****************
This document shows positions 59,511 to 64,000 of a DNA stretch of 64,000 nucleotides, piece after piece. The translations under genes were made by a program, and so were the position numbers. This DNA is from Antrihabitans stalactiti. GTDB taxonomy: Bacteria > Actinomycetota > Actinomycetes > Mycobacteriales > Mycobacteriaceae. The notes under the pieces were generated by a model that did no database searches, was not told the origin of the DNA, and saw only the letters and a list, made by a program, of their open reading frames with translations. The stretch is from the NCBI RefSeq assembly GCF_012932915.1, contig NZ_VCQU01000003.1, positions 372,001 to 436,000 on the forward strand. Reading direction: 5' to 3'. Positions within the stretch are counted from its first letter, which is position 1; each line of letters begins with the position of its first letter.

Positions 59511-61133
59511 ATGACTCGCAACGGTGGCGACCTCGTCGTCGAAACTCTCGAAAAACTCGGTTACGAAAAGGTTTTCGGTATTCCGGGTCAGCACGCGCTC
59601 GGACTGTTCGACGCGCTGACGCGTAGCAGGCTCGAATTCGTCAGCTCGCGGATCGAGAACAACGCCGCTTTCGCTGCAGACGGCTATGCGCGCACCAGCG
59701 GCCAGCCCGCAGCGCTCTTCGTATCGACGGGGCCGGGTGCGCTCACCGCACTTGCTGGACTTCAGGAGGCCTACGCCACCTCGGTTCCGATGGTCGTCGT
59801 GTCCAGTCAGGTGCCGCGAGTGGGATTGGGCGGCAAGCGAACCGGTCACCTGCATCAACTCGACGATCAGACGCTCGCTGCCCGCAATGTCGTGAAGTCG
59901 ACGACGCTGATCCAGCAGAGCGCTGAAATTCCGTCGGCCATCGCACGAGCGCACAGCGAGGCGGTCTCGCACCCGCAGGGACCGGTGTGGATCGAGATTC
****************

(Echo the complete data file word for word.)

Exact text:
This document shows positions 59,511 to 64,000 of a DNA stretch of 64,000 nucleotides, piece after piece. The translations under genes were made by a program, and so were the position numbers. This DNA is from Antrihabitans stalactiti. GTDB taxonomy: Bacteria > Actinomycetota > Actinomycetes > Mycobacteriales > Mycobacteriaceae. The notes under the pieces were generated by a model that did no database searches, was not told the origin of the DNA, and saw only the letters and a list, made by a program, of their open reading frames with translations. The stretch is from the NCBI RefSeq assembly GCF_012932915.1, contig NZ_VCQU01000003.1, positions 372,001 to 436,000 on the forward strand. Reading direction: 5' to 3'. Positions within the stretch are counted from its first letter, which is position 1; each line of letters begins with the position of its first letter.

Positions 59511-61133
59511 ATGACTCGCAACGGTGGCGACCTCGTCGTCGAAACTCTCGAAAAACTCGGTTACGAAAAGGTTTTCGGTATTCCGGGTCAGCACGCGCTC
59601 GGACTGTTCGACGCGCTGACGCGTAGCAGGCTCGAATTCGTCAGCTCGCGGATCGAGAACAACGCCGCTTTCGCTGCAGACGGCTATGCGCGCACCAGCG
59701 GCCAGCCCGCAGCGCTCTTCGTATCGACGGGGCCGGGTGCGCTCACCGCACTTGCTGGACTTCAGGAGGCCTACGCCACCTCGGTTCCGATGGTCGTCGT
59801 GTCCAGTCAGGTGCCGCGAGTGGGATTGGGCGGCAAGCGAACCGGTCACCTGCATCAACTCGACGATCAGACGCTCGCTGCCCGCAATGTCGTGAAGTCG
59901 ACGACGCTGATCCAGCAGAGCGCTGAAATTCCGTCGGCCATCGCACGAGCGCACAGCGAGGCGGTCTCGCACCCGCAGGGACCGGTGTGGATCGAGATTC